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Workplace-Related Defamation

Sometimes, when a job ends, it does so on bad terms. It is sadly not uncommon for employers to take the opportunity, after an employee has moved on, to speak ill of them for a variety of reasons. However, within certain circumstances, to do so is against South Carolina law. If an employer oversteps their carefully delineated bounds, you may have a claim for defamation (slander or libel) against them.

South Carolina Defamation Law

Defamation law in general is defined in South Carolina as any time that someone undergoes, with malicious intent, to “originate, utter, circulate or publish” any false statement that damages someone’s character or reputation. Slander is the spoken or oral version, while libel encompasses written statements. In South Carolina, defamation may be a criminal matter, or it may be handled in civil court.

To prove defamation, three criteria must be met. You must be able to prove that an intentionally false statement was made (or a willfully negligent statement). You must be able to prove that it was heard by a third person (that is, an outsider), and you must be able to prove that it caused demonstrable damage to you. Failure to prove any of these elements will almost certainly torpedo your case.

Employers and Defamation

Employers must obey the law, of course, but in South Carolina, there are modifications to standard defamation law that only apply to employers. Statutes hold that employers are immune from defamation suits if they only provide certain information about an employee or former employee, and do not overstep. If they only provide an employee’s dates of employment, wage history and ending pay level, the employer is immune from suit. Also, if the employer is asked to provide more, they are generally permitted to do so without fear of suit, as long as they do not knowingly or recklessly provide false information.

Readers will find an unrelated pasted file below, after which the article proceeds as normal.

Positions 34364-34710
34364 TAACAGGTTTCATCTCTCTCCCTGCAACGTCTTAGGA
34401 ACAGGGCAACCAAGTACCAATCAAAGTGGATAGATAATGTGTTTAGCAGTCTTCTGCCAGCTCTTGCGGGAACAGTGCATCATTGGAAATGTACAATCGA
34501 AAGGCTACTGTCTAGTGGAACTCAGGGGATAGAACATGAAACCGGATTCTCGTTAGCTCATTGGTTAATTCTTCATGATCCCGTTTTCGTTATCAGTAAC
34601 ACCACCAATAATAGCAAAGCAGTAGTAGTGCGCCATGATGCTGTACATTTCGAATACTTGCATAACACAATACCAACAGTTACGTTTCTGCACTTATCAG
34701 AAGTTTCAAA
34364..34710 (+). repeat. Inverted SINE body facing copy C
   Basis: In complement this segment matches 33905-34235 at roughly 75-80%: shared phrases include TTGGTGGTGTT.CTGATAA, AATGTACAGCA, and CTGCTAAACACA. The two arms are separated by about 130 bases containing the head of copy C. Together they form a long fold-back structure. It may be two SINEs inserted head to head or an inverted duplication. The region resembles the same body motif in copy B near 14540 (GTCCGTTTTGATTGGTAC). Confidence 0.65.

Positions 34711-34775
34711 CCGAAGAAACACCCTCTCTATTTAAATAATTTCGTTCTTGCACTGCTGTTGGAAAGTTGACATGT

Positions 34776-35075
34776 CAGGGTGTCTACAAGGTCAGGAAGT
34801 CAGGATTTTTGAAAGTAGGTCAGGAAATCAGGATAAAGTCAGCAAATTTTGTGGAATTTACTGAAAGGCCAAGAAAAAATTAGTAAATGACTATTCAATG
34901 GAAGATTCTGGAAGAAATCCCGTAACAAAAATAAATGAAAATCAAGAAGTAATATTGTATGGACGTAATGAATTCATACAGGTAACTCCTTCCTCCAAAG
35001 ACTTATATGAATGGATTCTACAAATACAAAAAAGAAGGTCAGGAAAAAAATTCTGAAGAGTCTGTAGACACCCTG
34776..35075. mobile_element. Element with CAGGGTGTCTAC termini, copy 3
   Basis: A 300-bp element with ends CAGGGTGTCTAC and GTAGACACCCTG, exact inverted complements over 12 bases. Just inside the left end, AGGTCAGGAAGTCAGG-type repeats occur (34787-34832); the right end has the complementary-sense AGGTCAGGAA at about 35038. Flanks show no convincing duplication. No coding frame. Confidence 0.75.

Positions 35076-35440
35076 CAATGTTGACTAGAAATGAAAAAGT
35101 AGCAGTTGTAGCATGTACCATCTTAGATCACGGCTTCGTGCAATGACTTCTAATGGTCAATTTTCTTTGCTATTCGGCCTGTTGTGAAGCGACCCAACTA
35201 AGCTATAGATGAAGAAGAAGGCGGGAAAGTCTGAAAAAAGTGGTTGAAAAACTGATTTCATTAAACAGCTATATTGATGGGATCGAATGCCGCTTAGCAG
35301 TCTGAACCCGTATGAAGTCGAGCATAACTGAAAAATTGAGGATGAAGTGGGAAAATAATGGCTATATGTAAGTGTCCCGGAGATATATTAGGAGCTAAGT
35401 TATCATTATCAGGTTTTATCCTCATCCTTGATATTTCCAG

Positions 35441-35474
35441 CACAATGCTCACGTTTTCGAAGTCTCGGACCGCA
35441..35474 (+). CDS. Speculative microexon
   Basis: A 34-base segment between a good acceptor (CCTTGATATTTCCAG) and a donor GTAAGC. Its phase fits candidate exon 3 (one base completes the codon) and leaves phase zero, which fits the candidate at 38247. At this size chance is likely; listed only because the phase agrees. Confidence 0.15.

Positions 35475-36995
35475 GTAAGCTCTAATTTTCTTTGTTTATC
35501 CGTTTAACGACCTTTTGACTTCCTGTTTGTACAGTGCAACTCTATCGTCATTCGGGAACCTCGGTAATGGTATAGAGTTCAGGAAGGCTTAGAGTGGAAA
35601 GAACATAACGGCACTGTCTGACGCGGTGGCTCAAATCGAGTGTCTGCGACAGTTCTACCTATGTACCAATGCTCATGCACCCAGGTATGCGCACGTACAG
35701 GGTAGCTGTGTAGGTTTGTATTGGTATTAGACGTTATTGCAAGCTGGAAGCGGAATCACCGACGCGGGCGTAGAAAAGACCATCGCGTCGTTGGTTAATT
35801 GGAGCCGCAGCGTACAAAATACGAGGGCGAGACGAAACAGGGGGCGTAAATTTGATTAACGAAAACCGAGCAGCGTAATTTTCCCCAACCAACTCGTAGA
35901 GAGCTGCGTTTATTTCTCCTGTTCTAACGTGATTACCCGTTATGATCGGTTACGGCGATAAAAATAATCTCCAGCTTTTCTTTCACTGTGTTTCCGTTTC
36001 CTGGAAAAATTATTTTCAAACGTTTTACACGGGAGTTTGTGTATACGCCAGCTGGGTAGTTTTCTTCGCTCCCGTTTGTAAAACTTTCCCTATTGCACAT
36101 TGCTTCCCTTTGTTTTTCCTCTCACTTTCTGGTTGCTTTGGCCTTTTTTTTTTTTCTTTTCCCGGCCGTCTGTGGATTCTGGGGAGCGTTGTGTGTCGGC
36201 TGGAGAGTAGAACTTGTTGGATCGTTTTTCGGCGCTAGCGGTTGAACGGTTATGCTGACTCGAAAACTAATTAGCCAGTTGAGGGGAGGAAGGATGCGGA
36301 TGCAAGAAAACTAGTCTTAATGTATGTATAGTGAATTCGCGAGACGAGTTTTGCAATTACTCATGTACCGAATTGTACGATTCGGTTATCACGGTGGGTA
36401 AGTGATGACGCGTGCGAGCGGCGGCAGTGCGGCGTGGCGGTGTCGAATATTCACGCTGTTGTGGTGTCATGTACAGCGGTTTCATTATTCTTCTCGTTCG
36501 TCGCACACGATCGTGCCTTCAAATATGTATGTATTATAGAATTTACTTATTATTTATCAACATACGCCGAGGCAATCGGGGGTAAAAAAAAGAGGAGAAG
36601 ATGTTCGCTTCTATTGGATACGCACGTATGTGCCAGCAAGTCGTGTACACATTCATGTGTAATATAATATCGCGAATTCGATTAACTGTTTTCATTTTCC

In other words, if you were fired from your last position, and a prospective employer contacts your old employer looking for relevant information, they may receive potentially damaging or awkward truths such as the reason you were terminated, any internal discipline reports or the like. However, because the employer asked, and because these documents are presumed accurate unless proven otherwise, you generally are not permitted to sue over their contents, even if they are damaging to your reputation. Truth (that is, the truth of the alleged false statement) is almost always an absolute defense to defamation accusations. And while the employer is required by law to advise you of any information sent to a future employer or other third party, this does not mean you will have any opportunity to contest or otherwise weigh in on the disclosure.

An Employment Lawyer Can Help

Your name is an asset, and it deserves to be protected in the same way as any other. If you have been the victim of slander or libel from a previous employer, A. Christopher Potts and the experienced attorneys at the firm of Hitchcock & Potts have the knowledge, the compassion and the resolve to help you through what can be a difficult and frightening time. Contact us today at 843-577-5000 or use our web form to book an appointment today.

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